An early indication of the public interest in the visit was demonstrated by about 100 people who waited in the airport's arrivals lounge for a brief glimpse of William before he was driven away.
His visit has also generated huge interest among the British media with large numbers following him to the South Pacific nation.
The prince has visited New Zealand twice previously, the most recent time while following the British Lions rugby tour in 2005.
The second-in-line to the throne said this trip was a "bit more official" but he was enjoying "the fact it's reasonably relaxed".
I think it'll be seen as a big moment for New Zealand. And hopefully for the Royal Family
Prime Minister John Key
When asked about standing in for the Queen at the opening of the Supreme Court building, he said: "It means an awful lot because obviously she's extremely busy and I want to be able to do something good and keep the standards up that she's led the way with."
But he would not be drawn on other tours, saying he had to think about his RAF search and rescue training.
"We'll wait and see. I wouldn't get carried away," he said. "I've still got a lot of training to do and I need the training, believe me."
The New Zealand PM told the BBC the prince's visit was a "significant event".
"Having Prince William in his first capacity officiating for the Queen, representing the Queen, makes it even more special," he said.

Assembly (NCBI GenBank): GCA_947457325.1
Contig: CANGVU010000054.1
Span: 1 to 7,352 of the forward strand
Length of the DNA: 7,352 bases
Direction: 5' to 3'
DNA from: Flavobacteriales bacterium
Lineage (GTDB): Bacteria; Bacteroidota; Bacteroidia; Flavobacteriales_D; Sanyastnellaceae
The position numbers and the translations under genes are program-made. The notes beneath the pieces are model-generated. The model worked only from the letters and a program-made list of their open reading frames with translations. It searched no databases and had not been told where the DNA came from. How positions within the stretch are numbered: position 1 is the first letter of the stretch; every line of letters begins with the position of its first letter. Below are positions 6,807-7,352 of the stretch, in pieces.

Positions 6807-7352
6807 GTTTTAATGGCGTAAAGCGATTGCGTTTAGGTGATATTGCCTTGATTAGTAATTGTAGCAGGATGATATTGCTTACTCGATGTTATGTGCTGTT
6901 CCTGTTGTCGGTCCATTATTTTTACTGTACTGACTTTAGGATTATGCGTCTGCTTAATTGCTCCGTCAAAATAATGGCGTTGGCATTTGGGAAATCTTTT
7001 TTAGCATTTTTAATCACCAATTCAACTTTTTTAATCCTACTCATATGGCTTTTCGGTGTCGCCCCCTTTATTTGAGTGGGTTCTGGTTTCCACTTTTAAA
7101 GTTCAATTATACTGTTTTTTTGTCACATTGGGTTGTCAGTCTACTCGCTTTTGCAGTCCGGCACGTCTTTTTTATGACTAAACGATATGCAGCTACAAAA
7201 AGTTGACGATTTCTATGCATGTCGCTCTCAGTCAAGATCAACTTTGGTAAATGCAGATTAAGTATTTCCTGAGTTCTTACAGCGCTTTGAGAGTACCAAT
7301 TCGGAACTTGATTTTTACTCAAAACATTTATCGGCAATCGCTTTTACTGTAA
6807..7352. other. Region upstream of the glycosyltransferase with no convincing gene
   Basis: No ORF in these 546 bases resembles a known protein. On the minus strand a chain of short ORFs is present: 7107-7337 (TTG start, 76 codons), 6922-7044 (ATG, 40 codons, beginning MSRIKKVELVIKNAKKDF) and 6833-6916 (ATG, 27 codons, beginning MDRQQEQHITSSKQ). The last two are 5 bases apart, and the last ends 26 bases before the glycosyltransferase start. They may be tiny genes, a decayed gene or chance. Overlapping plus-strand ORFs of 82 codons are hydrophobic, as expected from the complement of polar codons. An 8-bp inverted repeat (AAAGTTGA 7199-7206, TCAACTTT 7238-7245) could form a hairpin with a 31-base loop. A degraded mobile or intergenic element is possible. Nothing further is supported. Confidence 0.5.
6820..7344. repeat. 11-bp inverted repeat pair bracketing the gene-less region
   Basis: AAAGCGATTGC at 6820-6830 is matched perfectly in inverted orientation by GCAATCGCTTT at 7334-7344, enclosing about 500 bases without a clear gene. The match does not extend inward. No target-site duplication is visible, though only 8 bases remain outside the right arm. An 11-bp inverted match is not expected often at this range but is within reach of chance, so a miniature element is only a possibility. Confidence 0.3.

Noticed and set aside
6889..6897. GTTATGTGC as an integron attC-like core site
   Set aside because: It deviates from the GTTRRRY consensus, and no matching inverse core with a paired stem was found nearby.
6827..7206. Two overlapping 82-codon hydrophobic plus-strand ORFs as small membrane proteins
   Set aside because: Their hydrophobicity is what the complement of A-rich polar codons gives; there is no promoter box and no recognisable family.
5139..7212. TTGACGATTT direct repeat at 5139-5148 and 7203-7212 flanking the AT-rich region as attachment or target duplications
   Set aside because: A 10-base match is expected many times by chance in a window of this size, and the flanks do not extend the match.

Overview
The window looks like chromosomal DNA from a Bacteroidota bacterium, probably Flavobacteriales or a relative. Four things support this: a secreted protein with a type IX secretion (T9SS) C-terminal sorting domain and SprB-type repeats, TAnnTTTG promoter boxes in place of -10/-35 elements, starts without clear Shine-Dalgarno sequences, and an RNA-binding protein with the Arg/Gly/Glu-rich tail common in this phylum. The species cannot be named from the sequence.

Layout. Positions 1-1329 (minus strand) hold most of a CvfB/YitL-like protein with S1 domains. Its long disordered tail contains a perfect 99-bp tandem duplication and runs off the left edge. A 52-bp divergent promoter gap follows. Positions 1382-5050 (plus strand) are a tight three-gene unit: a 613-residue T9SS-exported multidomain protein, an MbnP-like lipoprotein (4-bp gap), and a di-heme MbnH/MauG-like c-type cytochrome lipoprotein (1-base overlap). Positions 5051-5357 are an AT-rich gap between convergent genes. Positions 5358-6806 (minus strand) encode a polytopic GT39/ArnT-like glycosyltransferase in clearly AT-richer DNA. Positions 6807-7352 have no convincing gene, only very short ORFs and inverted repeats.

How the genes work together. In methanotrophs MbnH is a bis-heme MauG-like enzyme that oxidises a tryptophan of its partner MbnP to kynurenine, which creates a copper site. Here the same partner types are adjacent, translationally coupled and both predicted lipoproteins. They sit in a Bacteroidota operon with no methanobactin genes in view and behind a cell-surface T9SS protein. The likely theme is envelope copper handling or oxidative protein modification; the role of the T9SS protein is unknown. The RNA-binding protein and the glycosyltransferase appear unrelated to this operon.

"So I think it'll be seen as a big moment for New Zealand. And hopefully for the Royal Family."
At the traditional Maori dinner - a hangi - hosted by Governor General Anand Satyanand, the prince lifted parcels of meat from an oven dug into the ground and heated by coals.
Prince William lifts a parcel of food out of the traditional Maori earth oven
And he was welcomed by Maori elders with a hongi - the traditional rubbing of noses symbolising the exchange of breath.
Earlier the prince met New Zealand rugby stars on a visit to the redeveloped Eden Park stadium - one of the venues for the 2011 Rugby World Cup.
William also took to the waters around Auckland when he joined the crew of a yacht used as an early trial boat for the 1999-2000 America's Cup series, won by the Pacific Ocean islands.
On Monday he will attend a barbecue hosted by Mr Key, before travelling on to Australia for a short unofficial visit.
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